February 2012 Archives

February 25, 2012

Charlotte Car Accidents Claim More Teen Lives


For the first time in eight years, teen deaths are increasing as a result of car accidents in Charlotte and elsewhere in the country.

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It's common knowledge that teens are at particular risk of injury or fatality behind the wheel. They tend to be more vulnerable than other age groups, simply due to their lack of experience. They also are generally more apt to take risks than older drivers, and to have a weaker grasp of the consequences of reckless driving behavior.

So the results of the Governors Highway Safety Association's recent study aren't necessarily surprising to our Charlotte car accident attorneys. Still, the statistics are disheartening.

It basically breaks down like this:

--The number of teen drivers killed on U.S. roadways in the first six months of 2011 had increased by 11 percent when compared to the year before.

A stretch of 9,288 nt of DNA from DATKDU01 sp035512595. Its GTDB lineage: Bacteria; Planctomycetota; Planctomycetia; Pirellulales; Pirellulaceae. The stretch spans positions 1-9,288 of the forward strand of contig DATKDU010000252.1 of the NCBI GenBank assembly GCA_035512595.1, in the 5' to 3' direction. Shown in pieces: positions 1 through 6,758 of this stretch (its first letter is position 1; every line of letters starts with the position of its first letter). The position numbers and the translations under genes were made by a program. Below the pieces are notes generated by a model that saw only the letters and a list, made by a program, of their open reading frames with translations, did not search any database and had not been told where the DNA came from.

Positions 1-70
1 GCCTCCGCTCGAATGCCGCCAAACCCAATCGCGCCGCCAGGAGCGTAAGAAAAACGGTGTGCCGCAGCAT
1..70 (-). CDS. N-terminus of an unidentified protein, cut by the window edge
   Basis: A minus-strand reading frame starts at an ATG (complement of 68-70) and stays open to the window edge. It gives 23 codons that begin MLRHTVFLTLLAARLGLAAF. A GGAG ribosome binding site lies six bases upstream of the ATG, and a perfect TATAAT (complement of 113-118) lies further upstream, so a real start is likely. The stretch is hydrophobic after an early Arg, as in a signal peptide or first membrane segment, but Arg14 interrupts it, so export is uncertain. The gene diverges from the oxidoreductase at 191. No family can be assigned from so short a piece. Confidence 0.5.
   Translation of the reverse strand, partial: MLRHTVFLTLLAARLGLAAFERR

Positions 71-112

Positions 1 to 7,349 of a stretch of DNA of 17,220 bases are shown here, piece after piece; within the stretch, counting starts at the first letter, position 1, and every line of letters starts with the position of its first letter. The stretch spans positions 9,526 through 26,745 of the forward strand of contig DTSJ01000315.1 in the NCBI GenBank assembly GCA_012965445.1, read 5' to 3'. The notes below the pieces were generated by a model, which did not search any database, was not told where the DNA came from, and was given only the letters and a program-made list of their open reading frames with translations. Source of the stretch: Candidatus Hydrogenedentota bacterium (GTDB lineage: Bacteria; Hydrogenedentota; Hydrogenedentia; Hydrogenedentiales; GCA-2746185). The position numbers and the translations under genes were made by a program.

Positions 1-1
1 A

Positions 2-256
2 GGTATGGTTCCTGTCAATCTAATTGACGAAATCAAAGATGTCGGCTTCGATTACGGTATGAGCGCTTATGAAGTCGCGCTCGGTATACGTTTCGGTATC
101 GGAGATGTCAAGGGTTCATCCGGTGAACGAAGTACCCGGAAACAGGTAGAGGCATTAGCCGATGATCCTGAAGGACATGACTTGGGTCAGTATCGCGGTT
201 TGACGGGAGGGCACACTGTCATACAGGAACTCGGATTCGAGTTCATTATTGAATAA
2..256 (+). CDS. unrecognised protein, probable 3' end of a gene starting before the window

--The younger the driver, the higher the chance for serious injury or death. For 17-year-old drivers, the number of fatalities rose by 7 percent. For drivers who were 16-years-old, there was a 16 percent increase in the number of deaths.

--These figures stand out in a year that showed an overall decrease in traffic fatalities, albeit a marginal dip of 0.9 percent.

--The fact that teen drivers were dying at a faster clip last year marks the end of an 8-year downward trend.

Researchers believe there could be a number of reasons for this increase. One involves the waning novelty of the graduated driver's license programs and the other, surprisingly, has to do with the economy.

First, the latter, as explained by Dr. Alan Williams of the Insurance Institute for Highway Safety: His conjecture is that the economy is at least partially to blame for the rising number of teen deaths. With many parents forced to work longer hours, their teens may be placed in a position to either shuttle around younger siblings or take themselves to their own destinations more frequently than before. More teens on the road means there will be more car accidents, and in turn, more fatalities.